Closing Braeburn Golf Course ends an era for many Wichita golfers
08/19/2014 5:22 PM
08/20/2014 7:19 AM
Cecil Gardner golfed at Braeburn Golf Course, and its predecessor, since 1980. On a hot Monday morning, he faced the reality that the round he finished would be one of his last on the 18-hole public course.
“I don’t like it,” he said. “But things are changing. When I went to school here (Wichita State University), it was pretty small. They want to make it bigger. I wish they wouldn’t close it, but that’s selfish.”
Braeburn, on the campus of Wichita State, will close on Nov. 3, a fate long discussed and made real with the announcements of WSU’s plans for its Innovation Campus last week. On Friday, WSU president John Bardo revealed plans for as many as 20 new buildings on land now occupied by the golf course.
“It’s a very difficult day,” said John Wright, who owns WBG (Wichita’s Best Golf) LLC, the management company that operates the course. “We love Wichita State University. We love Braeburn Golf Course. We’re going to miss the golf course and the players.”
WSU will pay $200,000 to buy out the remainder of the contract with WBG, which runs until Dec. 31, 2015, according to Andrew Schlapp, executive director of the WSU Board of Trustees.
“We are fortunate that WSU leaders nearly a half century ago recognized the value of banking this land for the future,” Schlapp said in a statement. “It has been wonderful to have it as a golf course. It will be even more valuable to the city and state as a home for innovation and job creation."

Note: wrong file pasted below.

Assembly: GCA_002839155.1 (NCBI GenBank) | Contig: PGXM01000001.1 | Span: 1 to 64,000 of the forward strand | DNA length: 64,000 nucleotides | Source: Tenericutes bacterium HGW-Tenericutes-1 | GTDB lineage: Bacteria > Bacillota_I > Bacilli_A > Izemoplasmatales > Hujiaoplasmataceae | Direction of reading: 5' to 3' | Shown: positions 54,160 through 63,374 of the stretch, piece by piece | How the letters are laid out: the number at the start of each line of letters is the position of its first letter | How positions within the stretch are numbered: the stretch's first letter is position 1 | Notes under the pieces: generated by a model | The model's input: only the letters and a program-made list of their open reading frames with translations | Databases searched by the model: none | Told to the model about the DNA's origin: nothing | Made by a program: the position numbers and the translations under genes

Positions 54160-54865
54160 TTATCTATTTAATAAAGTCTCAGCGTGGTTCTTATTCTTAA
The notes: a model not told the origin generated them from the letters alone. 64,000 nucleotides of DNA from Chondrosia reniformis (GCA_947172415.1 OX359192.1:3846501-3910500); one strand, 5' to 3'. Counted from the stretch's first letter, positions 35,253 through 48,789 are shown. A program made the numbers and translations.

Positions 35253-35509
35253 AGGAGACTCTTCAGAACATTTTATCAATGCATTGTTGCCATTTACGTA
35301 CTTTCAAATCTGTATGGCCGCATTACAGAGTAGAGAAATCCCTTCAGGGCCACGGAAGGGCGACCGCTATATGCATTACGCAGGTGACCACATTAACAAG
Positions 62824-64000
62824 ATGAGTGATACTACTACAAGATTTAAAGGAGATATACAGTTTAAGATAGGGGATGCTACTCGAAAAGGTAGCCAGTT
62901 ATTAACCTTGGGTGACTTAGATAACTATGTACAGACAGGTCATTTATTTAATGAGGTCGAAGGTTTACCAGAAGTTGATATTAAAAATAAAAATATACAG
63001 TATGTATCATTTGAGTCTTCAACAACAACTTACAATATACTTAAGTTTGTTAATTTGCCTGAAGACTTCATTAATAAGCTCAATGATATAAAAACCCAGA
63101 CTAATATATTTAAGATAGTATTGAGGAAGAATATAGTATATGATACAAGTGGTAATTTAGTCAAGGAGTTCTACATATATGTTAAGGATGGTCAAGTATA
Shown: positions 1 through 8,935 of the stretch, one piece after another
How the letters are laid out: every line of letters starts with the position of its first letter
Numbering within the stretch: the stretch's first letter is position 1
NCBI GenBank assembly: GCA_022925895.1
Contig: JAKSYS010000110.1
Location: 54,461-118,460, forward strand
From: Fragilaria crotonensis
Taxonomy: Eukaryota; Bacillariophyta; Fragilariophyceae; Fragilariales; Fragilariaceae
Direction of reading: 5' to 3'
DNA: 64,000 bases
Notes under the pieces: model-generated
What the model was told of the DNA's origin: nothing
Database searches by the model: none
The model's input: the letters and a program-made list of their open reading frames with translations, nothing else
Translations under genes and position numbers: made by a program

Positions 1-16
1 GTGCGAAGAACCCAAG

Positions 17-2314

Braeburn played host to between 25,000-30,000 rounds a year, Wright said, depending on the weather. It was the site of tournaments, clinics, leagues and credit and non-credit classes.
“That’s quite a few rounds of golf out of the system,” Wright said.
And quite a few memories. The stretch of holes Nos. 14, 15 and 16 are regarded as the most scenic because of the water hazards.
“I’ve played here for 40 years,” said Walter Curtis, a former caddy at the course. “I’m going to have find someplace else to go. We play here all the time, at least once or twice a week.”
The course opened with nine holes in 1921 as Crestview Country Club. The university purchased the 150-acre course in 1967, all along intending to use it for campus expansion. Additions such as Eck Stadium and the Beech Wind Tunnel changed the layout over the years. Now bigger things are planned.
“It was really never intended to be a golf course,” Wright said. “It made it almost 60 years as a jewel to the community. If the Innovation Campus works, that's a good thing, too.”
The effects on WSU’s athletic and academic golf interests are expected to be minimal.
WSU’s varsity golf teams will continue to use part of the course, perhaps three holes with adequate distance for par-3, par-4 and par-5 scores, that will survive. The Hartman Golf Practice Facility will continue to provide shelter for golfers working on their game at the driving range. The Shockers rarely practice there, preferring to play rounds on other local courses. Men’s coach Grier Jones’ concern is future maintenance of the area.
“It’s not going to affect us much,” Jones said. “Braeburn did a great job, the greens superintendent, the pros … they did an incredible job of keeping the balls picked up and washed and keeping the range mowed and seeded so the grass would grow back.”
WSU’s Human Performance Studies department offers one-credit hour golf classes, usually for beginners, each semester. Department chair Michael Rogers said around 15 students enroll, although the numbers have declined in recent years. WSU’s Office of Continuing Education offers non-credit golf classes. Moving classes off-campus is normal for Rogers’ department, which offers instruction in subjects such as horse riding and ice skating. If his department can’t use the surviving holes, it will look elsewhere.
“We’ll find a place to continue doing them if we continue doing them,” Rogers said. “We offer golf for a lifetime activity, something to give the students a break from more rigorous courses.”
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